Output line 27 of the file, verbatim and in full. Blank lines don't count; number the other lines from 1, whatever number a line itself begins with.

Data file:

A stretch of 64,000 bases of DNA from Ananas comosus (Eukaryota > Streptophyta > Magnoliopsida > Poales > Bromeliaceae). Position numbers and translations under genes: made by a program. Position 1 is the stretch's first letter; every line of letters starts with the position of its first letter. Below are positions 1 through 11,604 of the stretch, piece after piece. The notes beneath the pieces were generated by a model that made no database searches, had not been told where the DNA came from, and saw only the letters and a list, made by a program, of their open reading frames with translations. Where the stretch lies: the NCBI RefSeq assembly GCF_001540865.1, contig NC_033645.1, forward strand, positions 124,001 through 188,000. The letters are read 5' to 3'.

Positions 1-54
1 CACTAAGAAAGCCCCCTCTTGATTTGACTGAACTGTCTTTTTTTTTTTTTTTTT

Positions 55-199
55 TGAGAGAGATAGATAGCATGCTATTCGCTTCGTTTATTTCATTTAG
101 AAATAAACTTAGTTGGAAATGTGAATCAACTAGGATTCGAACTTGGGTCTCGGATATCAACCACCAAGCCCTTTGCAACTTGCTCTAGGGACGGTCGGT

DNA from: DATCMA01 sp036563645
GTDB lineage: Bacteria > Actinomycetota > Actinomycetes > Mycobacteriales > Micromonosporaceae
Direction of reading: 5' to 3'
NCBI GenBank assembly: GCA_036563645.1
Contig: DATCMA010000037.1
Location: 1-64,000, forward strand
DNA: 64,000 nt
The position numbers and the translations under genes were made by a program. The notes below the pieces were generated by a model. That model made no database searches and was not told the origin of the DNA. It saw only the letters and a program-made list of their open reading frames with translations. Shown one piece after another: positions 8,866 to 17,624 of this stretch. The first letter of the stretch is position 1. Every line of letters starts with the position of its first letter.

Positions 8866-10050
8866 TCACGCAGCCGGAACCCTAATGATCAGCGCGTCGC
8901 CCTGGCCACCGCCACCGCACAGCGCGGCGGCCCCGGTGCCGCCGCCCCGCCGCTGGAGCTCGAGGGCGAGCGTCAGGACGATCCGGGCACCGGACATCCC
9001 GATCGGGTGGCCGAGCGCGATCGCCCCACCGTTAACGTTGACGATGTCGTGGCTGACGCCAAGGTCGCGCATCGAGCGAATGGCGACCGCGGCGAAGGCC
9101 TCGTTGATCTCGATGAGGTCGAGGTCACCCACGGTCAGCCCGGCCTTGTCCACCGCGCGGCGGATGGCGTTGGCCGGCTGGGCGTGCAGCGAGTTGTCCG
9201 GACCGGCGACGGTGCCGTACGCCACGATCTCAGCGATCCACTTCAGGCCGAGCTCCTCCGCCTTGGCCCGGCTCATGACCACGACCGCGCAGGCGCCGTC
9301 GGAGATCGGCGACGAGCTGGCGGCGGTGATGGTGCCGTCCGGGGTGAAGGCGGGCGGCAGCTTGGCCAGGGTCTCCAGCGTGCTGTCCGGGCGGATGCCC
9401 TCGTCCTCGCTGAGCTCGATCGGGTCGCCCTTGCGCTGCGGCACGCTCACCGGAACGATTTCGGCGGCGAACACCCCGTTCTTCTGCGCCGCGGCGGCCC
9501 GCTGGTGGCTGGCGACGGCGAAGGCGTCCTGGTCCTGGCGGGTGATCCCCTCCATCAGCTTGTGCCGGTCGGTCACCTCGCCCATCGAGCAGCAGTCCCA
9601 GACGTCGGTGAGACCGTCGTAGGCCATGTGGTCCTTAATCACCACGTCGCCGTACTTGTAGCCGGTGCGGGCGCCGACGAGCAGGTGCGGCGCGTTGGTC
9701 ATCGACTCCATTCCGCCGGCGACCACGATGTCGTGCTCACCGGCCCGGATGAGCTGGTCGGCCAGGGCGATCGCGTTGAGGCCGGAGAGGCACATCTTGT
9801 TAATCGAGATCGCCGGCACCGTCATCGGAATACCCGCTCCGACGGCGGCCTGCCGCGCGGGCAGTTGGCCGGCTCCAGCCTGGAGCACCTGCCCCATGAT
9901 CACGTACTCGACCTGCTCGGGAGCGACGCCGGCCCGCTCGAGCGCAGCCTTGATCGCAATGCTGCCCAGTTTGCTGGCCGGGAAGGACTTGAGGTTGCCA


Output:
9901 CACGTACTCGACCTGCTCGGGAGCGACGCCGGCCCGCTCGAGCGCAGCCTTGATCGCAATGCTGCCCAGTTTGCTGGCCGGGAAGGACTTGAGGTTGCCA